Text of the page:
The Primer: 10 Big L Songs Everyone Should Know

By 02.14.14
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Big L 10 Best Songs

Words By Preezy Da Kid

When it comes to aggressive punchlines and metaphors, few were as vicious as Big L. Notorious for his freestyle prowess and battle ready delivery, Harlem’s favorite son was one of the most feared lyricists of his time, even besting arguably the greatest rapper of all time in grand fashion once upon a time.

Member of the Diggin’ In The Crates Crew, founder of the supergroup Children Of The Corn (which included a pre-fame Ma$e and Cam’ron), and one of the pioneers of horrorcore rap, L was a rising star that was snuffed out 15 years ago today on February 15, 1999, before he got the chance to truly shine. In memory of his legacy, we bring to you the 10 Big L Songs Everyone Should Know. Get your rewind buttons ready.

Be sure to check out previous entries in The Primer Series where we break down the catalogs of many other legendary artists and groups.

1. “Devil’s Son”

While Nasir Jones made “hell for snuffing Jesus” legendary a few years prior, Big L flipped that hot line into a hot song of his own. After impressing Lord Finesse with an impromptu freestyle during an autograph singing in Harlem, L was chosen by Finesse as the newest artist in the rapper/producers Diggin’ In The Crates crew. Signing a solo deal with Columbia records in 1993, L dropped his debut single, “Devil’s Son.”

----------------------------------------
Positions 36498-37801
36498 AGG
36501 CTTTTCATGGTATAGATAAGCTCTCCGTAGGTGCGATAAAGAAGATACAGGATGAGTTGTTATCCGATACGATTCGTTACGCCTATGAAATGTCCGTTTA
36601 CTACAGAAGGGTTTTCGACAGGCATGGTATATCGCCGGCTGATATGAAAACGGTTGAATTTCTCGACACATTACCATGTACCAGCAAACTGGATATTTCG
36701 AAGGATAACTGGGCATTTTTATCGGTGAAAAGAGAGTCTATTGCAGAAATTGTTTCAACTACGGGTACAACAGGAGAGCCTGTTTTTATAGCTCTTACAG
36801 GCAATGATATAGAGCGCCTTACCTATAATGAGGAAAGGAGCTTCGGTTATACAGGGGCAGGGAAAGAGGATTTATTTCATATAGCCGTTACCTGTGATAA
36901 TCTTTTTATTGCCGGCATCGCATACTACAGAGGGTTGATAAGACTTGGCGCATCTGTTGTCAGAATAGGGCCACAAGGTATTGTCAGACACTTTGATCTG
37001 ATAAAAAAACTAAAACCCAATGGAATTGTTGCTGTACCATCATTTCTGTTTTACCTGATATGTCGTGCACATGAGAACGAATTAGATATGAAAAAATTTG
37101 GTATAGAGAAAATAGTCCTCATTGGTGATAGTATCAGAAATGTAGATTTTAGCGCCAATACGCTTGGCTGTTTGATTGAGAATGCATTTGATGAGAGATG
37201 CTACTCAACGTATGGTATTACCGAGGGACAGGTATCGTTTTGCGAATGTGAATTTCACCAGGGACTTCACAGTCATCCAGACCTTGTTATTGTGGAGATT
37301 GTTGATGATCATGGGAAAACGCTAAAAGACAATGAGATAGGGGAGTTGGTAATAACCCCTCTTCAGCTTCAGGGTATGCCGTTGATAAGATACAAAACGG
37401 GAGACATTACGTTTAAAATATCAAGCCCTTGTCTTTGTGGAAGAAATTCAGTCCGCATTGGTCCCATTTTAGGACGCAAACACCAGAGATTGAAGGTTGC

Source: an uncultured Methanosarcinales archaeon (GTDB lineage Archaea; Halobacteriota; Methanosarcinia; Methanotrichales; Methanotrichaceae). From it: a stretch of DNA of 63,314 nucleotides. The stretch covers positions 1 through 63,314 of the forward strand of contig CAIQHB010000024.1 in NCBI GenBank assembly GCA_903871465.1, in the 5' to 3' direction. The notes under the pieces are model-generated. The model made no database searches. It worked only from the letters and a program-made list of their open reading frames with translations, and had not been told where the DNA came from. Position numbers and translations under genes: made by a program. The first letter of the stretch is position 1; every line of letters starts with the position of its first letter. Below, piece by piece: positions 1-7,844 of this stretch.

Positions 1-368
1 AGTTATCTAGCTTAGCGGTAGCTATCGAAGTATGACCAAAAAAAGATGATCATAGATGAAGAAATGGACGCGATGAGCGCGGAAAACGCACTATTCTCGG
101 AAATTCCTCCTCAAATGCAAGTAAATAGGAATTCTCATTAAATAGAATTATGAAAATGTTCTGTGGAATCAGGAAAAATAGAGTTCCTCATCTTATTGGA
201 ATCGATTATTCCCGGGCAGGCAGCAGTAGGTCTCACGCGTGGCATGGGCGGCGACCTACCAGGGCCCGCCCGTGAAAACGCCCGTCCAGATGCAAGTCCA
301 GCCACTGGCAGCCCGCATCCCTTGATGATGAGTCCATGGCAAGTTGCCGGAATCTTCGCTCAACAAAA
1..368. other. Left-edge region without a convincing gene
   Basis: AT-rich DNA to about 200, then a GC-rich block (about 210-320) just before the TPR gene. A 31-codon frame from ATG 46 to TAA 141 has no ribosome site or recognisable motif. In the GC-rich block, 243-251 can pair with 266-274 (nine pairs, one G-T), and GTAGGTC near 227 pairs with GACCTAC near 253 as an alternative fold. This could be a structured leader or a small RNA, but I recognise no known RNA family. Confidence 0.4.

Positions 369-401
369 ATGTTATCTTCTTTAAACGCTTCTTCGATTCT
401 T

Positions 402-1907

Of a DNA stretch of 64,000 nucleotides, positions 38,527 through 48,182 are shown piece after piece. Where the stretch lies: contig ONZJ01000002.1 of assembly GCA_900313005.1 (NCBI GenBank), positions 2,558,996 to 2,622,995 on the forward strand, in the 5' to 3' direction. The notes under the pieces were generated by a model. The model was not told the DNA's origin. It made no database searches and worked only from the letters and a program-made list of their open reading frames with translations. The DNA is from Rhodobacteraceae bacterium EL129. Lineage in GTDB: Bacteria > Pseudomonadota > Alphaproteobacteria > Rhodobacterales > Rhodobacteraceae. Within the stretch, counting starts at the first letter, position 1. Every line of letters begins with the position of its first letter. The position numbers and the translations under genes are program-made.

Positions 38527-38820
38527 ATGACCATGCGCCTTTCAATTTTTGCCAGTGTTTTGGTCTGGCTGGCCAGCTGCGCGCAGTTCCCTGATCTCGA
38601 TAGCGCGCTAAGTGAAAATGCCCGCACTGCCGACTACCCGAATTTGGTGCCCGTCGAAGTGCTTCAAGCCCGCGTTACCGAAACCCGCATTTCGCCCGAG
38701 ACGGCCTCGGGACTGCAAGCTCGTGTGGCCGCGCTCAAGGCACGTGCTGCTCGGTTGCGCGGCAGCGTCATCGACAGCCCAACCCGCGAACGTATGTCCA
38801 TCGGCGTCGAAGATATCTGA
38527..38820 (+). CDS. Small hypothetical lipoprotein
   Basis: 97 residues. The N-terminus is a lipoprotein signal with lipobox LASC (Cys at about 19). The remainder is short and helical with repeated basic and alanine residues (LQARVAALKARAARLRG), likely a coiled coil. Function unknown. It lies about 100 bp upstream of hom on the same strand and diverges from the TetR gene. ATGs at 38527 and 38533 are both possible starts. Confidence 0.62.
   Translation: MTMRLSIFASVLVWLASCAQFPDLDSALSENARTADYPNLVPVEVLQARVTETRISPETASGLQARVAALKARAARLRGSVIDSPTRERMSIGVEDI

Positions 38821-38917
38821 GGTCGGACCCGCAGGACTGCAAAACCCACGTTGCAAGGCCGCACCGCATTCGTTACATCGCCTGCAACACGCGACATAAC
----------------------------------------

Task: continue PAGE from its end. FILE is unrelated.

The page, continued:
Produced by Showbiz and said to be one of the earliest songs in the horrorcore genre, L claims to be the son of the devil and damn near lives up to the title with ungodly lines like “I’m a stone villain, known for killing and raping nuns/Ayo, I even kill handicapped and crippled b*tches, look at my scalp real close and you’ll see triple sixes”

I would suggest clutching a crucifix whenever listening to this song, as it’s blasphemy at its finest.

2. “Put It On”

“Big L is a crazy brother, and I’m a lady lover/ A smooth kid that will run up in ya’ baby mother”

With label requesting something “bright and friendly,” Big L released the radio edit of his third official single, “Put It On,” in 1994 while gearing up for the release of his debut album, Lifestylez Ov Da Poor & Dangerous. Produced by Buckwild and featuring Kid Capri on the hook, the track is one of the more radio friendly tracks in L’s catalog, but doesn’t sacrifice any of his lyrical prowess in the process, stacking dope bars on top of one another in usual Corleone fashion.

The single would go on to be a moderate hit, peaking in the Top 25 on the Hip-Hop charts and spawned one of the few music video’s he ever released.

3. “Danger Zone”

If you’ve never been to 139th St and Lenox Avenue in Harlem, after hearing this song we’re sure you’d think thrice before putting it on your travel itinerary. With Buckwild handling the production duties, Big L lets you know how it goes down in the ‘danger zone’, where violence and nihilism is but a way of life. Spitting violently graphic lyrics and displaying a disregard for life with the conviction of a man possessed makes this audio horror story very believable.

4. “MVP”

Many casual fans of Corleone may vaguely recall the music video version of “MVP,” but the true heads know that the original album version is the real winner. Featured on Lifestylez Ov Da Poor & Dangerous, the track sees L taking a more laid back approach in contrast to his more hardcore material.

Produced by Lord Finesse and containing a DeBarge sample you might be familiar with from another slain rap legends catalog, L crafts something smooth for the hardrocks and fly girls, all the while detailing why he’s Hip-Hop’s undisputed MVP.

The song would go on to reach the Top 25 on the Hip-Hop charts, pushing the album to over 200,000 units sold and giving the acronym “MVP” new meaning in the same breath.

5. “Street Struck”